Children learn and retain knowledge most successfully by engaging their senses. In doing so, they develop crucial academic, athletic, cognitive, physical, creative, linguistic, and social skills. Recent research shows that sensory play and learning is essential to the process of developing the key skills required for advanced knowledge.

Parents can help develop sensory learning by encouraging their children, particularly those with special needs, to respond to what they see, smell, hear, touch, taste, and feel. Parents can effectively use observation, experimentation, and problem solving — a.k.a. sensory play — to lay the groundwork for life in the classroom and the world at large.

Consistency and predictability are key to the success of a child’s sensory learning and play. Our ability to learn and perform is dependent upon how consistently our nervous system processes the same stimuli in the same way so that it is predictable. Routinely engaging your routinely in sensory-stimulating activities within an environment that arouses curiosity and exploration is a crucial part of the learning process.

Encourage sensory play with the following suggestions to foster certain skills.

  1. Cognitive skills may be practiced with counting, sequencing, sorting, constructing, and scientific activities. Problem-solving activities (such as molding an animal out of clay, making something float, digging in the sand to create a swimming pool, etc.) are a critical part of this learning process.
  2. Social skills increase as children master what they are trying to achieve during sensory play. They become self-confident and feel in control of what they’ve accomplished, and this motivates children to learn more. In addition, children learn important life skills like cooperation and teamwork through sensory play.
  3. Physical and athletic skills that emphasize fine and gross motor skills develop through sensory play, too. Mixing, measuring, and digging encourage fine motor development, while running, rolling, and throwing develops gross motor skills.
  4. Creativity may be fostered through fantasy and make-believe scenarios, as well as exploratory/discovery activities inside and outside your home. The possibilities for fun and learning are endless!
  5. Linguistic skills emerge as children seek to express themselves during sensory play. Discovering a “creepy” bug, a “yummy” fruit, or a “screeching” sound are all part of the journey toward an expanded vocabulary.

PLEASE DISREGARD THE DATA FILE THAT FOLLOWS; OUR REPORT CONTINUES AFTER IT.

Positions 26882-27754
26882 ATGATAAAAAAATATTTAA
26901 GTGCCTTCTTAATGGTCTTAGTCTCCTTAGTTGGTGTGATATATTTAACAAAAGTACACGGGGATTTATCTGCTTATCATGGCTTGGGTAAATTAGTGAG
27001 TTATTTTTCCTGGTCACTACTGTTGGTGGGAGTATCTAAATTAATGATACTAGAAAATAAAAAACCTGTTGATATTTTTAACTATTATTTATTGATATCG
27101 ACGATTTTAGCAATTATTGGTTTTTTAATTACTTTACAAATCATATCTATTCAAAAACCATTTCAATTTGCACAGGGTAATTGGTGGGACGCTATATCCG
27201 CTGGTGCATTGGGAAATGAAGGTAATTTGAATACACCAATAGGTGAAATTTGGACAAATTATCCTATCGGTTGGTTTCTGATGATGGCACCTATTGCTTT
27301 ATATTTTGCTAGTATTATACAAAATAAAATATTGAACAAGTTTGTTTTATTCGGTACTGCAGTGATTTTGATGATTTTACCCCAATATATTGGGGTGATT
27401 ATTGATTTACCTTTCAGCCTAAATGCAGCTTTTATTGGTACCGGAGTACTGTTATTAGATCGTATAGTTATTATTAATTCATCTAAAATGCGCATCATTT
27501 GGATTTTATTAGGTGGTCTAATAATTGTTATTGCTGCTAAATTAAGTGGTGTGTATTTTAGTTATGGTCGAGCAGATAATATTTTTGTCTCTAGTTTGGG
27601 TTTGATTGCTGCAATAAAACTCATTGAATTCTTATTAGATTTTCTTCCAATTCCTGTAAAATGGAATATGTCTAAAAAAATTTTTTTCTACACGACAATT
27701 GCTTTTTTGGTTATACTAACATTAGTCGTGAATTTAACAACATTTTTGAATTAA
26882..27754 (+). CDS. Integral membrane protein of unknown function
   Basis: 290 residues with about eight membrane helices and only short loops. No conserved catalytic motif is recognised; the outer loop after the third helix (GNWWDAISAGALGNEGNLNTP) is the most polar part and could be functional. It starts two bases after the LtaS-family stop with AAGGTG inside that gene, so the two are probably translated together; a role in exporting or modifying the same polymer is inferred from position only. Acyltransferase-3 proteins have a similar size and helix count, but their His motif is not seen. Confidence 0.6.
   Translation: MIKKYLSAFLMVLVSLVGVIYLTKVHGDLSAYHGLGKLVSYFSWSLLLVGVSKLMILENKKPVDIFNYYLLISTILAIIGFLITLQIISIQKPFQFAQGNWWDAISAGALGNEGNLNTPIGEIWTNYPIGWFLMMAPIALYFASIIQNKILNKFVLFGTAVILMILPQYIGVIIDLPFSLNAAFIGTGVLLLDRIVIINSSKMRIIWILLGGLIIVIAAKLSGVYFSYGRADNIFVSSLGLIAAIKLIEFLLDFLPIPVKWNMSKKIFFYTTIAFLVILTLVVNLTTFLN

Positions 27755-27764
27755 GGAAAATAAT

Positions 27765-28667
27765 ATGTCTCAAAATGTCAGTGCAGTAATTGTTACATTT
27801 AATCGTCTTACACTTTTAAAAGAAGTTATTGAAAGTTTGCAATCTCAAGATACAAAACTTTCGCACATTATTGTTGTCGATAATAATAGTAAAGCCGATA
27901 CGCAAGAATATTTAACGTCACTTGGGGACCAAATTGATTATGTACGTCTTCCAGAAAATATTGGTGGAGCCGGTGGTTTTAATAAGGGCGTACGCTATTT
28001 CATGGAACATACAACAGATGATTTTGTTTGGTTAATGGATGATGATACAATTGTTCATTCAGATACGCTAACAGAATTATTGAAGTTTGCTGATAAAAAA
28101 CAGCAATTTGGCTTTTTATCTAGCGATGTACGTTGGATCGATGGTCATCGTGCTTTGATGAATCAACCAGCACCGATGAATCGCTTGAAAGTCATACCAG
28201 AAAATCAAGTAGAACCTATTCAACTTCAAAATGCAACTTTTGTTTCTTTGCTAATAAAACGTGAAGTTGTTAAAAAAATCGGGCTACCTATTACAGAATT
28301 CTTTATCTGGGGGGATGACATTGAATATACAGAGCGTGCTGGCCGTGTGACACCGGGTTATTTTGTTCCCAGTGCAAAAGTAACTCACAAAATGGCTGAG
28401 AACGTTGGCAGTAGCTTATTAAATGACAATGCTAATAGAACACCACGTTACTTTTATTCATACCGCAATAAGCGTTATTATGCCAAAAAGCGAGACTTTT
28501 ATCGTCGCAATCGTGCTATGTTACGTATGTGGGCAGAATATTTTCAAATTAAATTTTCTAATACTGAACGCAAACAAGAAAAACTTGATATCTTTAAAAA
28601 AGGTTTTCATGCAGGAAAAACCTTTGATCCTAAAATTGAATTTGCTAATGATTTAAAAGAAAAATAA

Let’s break down the process even further. How can parents create an effective sensory play environment that incorporates the basic five senses, as well as the sense of self-in-space?

  1. A child’s taste buds change every two weeks, so make sure to vary taste experiences continuously. Do this through fun cooking activities, with edible play dough, etc.
  2. Sensory play that focuses on hearing can include playing and listening to music, guessing sounds, experimenting with volume, and playing games like Musical Chairs.
  3. Stimulate the sense of smell to help a child produce memories, recognize objects, and socialize. Kids can experiment with cooking using different scented spices and sauces. Or they can go on an outdoor scavenger hunt in search of scents from fauna like flowers, trees, and leaves.
  4. For sensory play focusing on touch, you’ll find opportunities inside and outdoors to feel tingles, tickles, and soothing touches. There’s a world of interesting textures in your kitchen (whipped cream), your bathroom (shaving cream), and outdoors (pine cones).
  5. We are surrounded each day with a world of color and visual stimulation. Peek-a-Boo and I Spy are some fun games to play with your child to enhance visual input. You can also create interactive activities with balloons, food coloring, flashlights, etc.
  6. Kinesthetic stimulation refers to the the sense of self-in-space, which can help build athletic coordination when heightened. The development of this vital sense even enables us to walk in the dark without falling. It’s our sense of position and posture, movement and velocity as the vestibular system works to give us the smooth movements we need to perform everyday tasks. Help your child develop his athletic coordination and ability to stay balanced by encouraging the use of muscles. Create an obstacle course. Play running games and races. Try Leap Frog and Hopscotch. Have your child push a shopping cart at the supermarket and help with household chores, like sweeping and doing the laundry, to better his sense of self-in-space.

Providing children with varied, interesting opportunities to use their senses is critical to the development of their intellectual, athletic, and social selves. As parents, it is our responsibility to ensure that children are regularly encouraged in their sensory play and learning, and that they consistently have access to an array of sensory experiences and materials.

When Your Child Has Sensory Issues

Sensory issues can range from mild “quirks” to intense reactions to everyday sensations, and can cause distressing behaviors and developmental delays.